Visiting Dracula’s Castle in Transylvania

Seeing as we are celebrating Bram Stoker’s 165th birthday today, I thought I’d pull out a few photos from my visit to Bran Castle, otherwise known as Dracula’s Castle in Transylvania.

This was always going to be an inevitable trip given the scope of my imagination and my name, Mina: Mina Harker being the love interest in Dracula. When I was at school, I remember sitting on Whitby Bay and one of my teachers asking me why this place was so special. I remember him telling me that Dracula had arrived into England via Whitby (in the form of a dog) and that Mina was an important character in his story.

To this day, I still can’t remember why we were in Whitby or what we had done there as a class. But I do remember that conversation. So when I decided to travel around Eastern Europe during an Easter break whilst studying in France for my 3rd year at university, I knew I couldn’t pass up the opportunity to visit Dracula’s Castle. I even signed the visitor’s book and wrote something like, ‘Mina has finally arrived. HA HA HA!’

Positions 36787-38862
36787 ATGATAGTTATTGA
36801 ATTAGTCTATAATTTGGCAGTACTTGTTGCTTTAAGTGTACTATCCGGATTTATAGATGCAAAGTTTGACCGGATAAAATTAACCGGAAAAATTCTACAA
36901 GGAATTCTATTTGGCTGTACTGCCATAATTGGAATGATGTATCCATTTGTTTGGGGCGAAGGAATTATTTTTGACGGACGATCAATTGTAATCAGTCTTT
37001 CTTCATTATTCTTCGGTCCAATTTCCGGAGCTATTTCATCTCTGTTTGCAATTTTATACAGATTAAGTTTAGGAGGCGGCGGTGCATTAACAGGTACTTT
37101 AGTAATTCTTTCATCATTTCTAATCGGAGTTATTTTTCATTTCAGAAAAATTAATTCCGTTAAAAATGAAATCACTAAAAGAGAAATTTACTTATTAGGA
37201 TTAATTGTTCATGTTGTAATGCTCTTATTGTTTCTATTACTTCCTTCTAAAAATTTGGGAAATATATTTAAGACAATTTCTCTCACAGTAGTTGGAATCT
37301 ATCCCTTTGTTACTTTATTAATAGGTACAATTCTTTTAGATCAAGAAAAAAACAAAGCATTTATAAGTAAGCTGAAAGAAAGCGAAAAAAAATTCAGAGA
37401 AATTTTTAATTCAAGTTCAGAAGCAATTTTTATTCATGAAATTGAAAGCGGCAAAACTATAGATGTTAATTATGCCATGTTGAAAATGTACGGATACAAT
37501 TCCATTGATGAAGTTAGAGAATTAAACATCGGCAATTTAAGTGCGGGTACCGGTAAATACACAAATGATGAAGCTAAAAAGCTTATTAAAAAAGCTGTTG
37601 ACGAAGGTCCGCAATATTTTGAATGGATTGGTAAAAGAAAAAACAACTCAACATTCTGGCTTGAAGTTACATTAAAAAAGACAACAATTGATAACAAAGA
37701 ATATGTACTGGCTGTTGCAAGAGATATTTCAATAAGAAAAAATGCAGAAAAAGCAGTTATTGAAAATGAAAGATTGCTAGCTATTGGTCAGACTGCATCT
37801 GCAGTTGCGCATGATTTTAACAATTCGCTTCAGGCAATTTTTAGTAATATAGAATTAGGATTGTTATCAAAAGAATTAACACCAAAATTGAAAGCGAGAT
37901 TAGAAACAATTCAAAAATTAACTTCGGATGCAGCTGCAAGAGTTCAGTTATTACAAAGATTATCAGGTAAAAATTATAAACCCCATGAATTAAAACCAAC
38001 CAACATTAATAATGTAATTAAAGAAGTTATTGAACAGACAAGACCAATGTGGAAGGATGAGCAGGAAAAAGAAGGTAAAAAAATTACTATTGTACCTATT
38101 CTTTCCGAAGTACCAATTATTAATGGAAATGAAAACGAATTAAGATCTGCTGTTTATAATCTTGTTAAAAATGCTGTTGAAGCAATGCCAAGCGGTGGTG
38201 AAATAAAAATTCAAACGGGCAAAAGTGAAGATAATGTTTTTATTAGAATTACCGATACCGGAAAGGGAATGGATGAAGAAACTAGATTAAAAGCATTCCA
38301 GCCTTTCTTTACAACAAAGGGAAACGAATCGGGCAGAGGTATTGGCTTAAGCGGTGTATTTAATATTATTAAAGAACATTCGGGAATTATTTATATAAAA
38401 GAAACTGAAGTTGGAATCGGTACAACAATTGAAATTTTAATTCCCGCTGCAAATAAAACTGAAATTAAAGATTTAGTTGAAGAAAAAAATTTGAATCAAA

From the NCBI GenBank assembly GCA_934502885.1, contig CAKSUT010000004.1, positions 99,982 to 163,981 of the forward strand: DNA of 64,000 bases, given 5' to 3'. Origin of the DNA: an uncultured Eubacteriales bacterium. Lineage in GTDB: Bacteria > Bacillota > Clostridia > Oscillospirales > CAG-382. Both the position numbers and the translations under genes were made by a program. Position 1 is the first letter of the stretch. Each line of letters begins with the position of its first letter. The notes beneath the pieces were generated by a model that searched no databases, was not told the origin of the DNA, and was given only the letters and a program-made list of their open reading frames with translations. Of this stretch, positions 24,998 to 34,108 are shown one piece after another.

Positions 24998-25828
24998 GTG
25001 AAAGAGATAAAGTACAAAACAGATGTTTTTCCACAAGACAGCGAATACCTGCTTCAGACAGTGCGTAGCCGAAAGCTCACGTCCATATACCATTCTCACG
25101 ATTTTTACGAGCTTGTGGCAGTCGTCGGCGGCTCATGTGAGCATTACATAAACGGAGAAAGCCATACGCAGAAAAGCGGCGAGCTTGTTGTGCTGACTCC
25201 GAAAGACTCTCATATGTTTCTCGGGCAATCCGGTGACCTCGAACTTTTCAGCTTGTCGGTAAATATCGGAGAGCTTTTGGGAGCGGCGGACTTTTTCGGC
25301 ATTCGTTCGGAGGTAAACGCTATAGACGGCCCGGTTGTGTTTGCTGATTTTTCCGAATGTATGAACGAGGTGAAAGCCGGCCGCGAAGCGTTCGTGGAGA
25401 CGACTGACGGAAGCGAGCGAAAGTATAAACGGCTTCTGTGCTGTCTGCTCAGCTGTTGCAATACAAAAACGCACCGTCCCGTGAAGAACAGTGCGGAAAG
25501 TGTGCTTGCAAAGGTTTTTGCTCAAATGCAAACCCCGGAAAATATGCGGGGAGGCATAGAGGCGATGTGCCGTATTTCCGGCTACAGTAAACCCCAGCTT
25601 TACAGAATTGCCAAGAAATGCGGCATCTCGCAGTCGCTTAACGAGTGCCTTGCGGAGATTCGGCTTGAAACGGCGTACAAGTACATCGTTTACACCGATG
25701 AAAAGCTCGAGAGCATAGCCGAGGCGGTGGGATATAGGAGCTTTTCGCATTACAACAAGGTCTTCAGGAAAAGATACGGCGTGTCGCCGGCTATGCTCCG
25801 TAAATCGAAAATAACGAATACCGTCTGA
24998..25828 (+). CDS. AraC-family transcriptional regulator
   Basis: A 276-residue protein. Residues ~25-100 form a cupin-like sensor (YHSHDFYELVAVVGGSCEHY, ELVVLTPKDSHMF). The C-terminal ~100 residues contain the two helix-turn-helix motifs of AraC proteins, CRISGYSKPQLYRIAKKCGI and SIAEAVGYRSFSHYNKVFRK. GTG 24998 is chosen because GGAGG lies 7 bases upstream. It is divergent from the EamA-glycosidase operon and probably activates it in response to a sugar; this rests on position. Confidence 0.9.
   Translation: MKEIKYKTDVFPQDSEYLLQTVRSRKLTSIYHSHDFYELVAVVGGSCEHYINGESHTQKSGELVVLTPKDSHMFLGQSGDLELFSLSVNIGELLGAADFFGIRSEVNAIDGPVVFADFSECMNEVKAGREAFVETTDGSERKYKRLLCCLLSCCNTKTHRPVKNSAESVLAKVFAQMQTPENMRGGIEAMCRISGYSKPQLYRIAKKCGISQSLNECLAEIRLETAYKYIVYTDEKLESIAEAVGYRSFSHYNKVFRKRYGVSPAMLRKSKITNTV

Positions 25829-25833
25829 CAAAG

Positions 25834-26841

The journey to Romania was beautiful. I had taken the train from Budapest to Bucharest and whilst the journey was a long one, I just loved gazing out of the window, at the Carpathian mountains, and finally settling down to reading Dracula.

From Bucharest, I had to take a train to Brasov – one of the most picturesque towns I’ve ever visited. Think the pastel colours of Notting Hill’s houses and place them somewhere surrounded by gorgeous mountains and trees. So beautiful!

The castle itself was a long walk up a snowy hill, lined with forests. And although it was Easter, the snow was just starting to melt. It was stunning and I finally made it to discover something that seemed like it was out of a fairytale.

The funny thing is that having grown up in Chelsea and having lived here for most of my life, I learned only recently that Bram Stoker had actually lived in this area too. He lived on Cheyne Walk and on St. Leonard Terrace, where there is a blue plaque in his honour. Apparently, he had also started jotting down the notes to Dracula whilst living in Chelsea whilst working at a West End theatre.

So I raise a glass to Bram Stoker, a writer who has fed my imagination in so many ways. It seems that he is also a Chelsea legend!

3 Comments

  1. Edward
    November 8, 2012 / 5:29 pm

    Great story, thanks for sharing – I’ve always wondered about that classic train journey.

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